In their presentation, McClogan and his colleague Lauren Boak, who leads neuroscience product development at Roche, acknowledged the uncertainty, emphasizing that the seemingly positive signs in younger patients with less advanced disease may be a “chance finding.”

Because of this, McClogan and Boak said Roche won’t make tominersen available through compassionate use, a framework that’s used to allow patients access to drugs outside of clinical trials.

“We realize this is hard to hear,” Boak said, “But safety is our number one priority and, to be able to offer compassionate use, we really need to have confidence in a positive benefit-risk [balance].”

In addition to being post-hoc, Roche’s conclusions are based on dividing the trial participants into smaller subgroups based on age and a score used to assess Huntington’s disease severity. Only 50 patients were in the group singled out as having improved outcomes over placebo.

Further, in the overall study, patients who received tominersen more frequently — every 8 weeks rather than every 16 — actually did worse than those who were given placebo, raising questions about whether the drug could be harmful.

“One hypothesis,” said McClogan, “is that the amount of drug that patients have had, having treatment every eight weeks, was maybe too high and not maybe related to the drug itself.”

The drug was also associated with changes in the size of ventricles in the brain among those who received the medicine. Though the majority of those instances didn’t lead to any health problems, increasing ventricular volume over time “could come with serious safety events” or reduce the drug’s effectiveness, wrote SVB Leerink’s Foroohar in a Jan. 21 note to clients.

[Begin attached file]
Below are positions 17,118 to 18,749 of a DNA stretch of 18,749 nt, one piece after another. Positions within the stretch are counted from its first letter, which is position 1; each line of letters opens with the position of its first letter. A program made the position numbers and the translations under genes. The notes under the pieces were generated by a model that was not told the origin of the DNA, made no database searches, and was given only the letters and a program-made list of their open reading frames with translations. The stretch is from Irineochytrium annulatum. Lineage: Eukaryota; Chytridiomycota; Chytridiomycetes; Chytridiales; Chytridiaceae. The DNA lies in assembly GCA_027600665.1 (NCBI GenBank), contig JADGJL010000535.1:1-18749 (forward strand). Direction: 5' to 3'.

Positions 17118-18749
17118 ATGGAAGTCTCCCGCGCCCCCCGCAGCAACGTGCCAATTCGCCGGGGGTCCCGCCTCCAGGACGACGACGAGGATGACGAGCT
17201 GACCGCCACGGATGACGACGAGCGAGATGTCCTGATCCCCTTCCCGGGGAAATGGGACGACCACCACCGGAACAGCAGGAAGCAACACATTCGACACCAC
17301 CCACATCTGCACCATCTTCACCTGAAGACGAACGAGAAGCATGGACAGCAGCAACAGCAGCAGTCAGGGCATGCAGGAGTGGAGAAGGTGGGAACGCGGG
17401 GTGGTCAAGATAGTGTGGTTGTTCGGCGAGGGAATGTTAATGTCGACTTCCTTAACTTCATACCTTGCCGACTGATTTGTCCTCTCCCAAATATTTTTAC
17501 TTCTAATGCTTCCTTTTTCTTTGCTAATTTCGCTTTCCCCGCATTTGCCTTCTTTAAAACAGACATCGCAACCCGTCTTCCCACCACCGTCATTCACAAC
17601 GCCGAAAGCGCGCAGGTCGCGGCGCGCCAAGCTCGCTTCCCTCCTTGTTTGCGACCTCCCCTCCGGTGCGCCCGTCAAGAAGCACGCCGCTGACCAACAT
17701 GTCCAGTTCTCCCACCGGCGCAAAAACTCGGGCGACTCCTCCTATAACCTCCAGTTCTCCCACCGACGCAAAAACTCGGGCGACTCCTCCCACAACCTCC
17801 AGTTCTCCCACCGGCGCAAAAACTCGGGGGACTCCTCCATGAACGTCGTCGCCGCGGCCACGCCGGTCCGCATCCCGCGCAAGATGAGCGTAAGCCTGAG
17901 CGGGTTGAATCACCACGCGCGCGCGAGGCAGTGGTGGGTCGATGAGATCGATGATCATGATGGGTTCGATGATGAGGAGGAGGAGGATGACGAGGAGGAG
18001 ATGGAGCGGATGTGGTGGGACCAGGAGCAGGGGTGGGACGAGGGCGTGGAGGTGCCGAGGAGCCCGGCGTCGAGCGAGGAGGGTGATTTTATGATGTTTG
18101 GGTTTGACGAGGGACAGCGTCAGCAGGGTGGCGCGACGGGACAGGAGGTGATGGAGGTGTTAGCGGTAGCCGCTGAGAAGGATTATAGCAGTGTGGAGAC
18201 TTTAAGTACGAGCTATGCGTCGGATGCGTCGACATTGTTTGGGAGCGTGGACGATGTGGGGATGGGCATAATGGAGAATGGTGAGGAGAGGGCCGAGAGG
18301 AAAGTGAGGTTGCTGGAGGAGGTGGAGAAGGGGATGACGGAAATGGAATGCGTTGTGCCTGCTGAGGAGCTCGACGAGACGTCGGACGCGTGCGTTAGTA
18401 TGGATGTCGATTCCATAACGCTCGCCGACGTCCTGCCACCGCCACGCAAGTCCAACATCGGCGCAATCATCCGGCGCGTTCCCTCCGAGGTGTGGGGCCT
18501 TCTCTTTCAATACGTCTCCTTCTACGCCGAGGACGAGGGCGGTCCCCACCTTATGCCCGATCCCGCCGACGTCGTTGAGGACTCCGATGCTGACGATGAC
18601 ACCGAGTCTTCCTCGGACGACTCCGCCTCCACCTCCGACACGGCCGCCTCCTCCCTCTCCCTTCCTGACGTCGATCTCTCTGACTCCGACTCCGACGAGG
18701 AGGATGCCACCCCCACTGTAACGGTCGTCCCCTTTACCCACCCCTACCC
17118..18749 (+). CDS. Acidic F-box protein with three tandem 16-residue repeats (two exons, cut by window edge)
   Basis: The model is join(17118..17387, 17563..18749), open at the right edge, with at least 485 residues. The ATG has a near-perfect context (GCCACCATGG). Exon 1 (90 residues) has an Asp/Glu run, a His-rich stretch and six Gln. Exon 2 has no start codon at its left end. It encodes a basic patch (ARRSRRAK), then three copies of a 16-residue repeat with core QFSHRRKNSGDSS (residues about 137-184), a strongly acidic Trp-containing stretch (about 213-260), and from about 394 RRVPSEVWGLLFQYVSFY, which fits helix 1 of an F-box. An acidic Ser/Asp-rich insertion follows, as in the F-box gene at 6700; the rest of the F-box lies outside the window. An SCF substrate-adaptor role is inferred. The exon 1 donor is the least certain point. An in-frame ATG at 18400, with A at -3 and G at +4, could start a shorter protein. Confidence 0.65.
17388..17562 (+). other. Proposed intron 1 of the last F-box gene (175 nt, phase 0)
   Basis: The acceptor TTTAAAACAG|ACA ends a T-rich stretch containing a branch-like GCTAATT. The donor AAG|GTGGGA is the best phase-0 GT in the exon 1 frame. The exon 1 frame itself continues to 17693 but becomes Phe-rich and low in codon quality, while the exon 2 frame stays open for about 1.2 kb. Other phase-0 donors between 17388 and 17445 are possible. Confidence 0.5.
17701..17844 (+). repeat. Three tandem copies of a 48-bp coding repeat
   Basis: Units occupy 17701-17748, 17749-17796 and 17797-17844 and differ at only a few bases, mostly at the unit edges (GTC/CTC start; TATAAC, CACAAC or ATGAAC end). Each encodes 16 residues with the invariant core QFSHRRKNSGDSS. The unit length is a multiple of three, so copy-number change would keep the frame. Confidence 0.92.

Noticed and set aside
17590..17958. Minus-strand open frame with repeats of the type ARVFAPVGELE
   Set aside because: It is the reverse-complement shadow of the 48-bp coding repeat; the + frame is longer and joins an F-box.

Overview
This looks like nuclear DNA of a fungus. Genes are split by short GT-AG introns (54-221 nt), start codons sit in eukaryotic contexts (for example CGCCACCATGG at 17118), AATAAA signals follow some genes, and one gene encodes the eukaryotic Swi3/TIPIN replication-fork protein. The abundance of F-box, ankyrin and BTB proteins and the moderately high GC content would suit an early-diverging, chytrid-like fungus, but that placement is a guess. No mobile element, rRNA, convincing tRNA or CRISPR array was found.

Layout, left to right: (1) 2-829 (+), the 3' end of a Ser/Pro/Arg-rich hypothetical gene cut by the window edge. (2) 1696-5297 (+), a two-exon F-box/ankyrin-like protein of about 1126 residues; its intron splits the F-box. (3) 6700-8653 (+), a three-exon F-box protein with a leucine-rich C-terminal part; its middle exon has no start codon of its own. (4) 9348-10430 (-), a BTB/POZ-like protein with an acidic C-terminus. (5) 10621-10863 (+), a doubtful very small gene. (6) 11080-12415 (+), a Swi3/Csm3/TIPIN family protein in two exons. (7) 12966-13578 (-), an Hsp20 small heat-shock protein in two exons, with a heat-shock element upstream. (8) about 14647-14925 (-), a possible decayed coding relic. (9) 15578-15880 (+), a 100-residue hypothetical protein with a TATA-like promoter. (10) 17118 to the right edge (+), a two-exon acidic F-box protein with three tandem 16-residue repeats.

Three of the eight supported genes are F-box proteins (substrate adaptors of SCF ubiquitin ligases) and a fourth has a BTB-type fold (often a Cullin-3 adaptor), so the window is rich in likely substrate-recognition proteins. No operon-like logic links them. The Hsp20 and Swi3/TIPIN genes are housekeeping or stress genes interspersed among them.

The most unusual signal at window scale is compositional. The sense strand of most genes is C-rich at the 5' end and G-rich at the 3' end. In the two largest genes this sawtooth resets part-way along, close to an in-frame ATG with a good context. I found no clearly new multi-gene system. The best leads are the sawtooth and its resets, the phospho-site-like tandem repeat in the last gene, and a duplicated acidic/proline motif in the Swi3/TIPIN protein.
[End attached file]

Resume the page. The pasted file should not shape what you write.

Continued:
In general, reports of side effects were comparable across the subgroups used by Roche and the placebo arm, although there were slightly fewer severe adverse events among younger, healthier patients taking tominersen.

Tominersen wasn’t the only drug of its type to fall short in testing last year. Along with Roche and Ionis, a small, Massachusetts-based biotechnology company called Wave Life Sciences had attracted attention for its own antisense drug targeting Huntington’s.

But disappointing data last year led Wave to scrap two of its most advanced candidates, a turn of events that, coupled with Roche’s setback, led to questions over the companies’ treatment approach. Particularly alarming was that Roche’s treatment had lowered levels of the mutant protein — called huntingtin — behind Huntington’s, but didn’t lead to patient benefit.

“It doesn’t mean that [antisense medicines] or huntingtin lowering doesn’t work for Huntington’s disease,” said Vicki Wheelock, director of the Huntington’s Disease Society of America Center of Excellence at University of California, Davis, on the Thursday webinar. “It means that in this study, in this population of patients, with this dose, at this interval, it didn’t work.”

“I think we have to take the time to sit back,” she added, “and take the time for [Roche’s new study] to happen and see what we can learn.”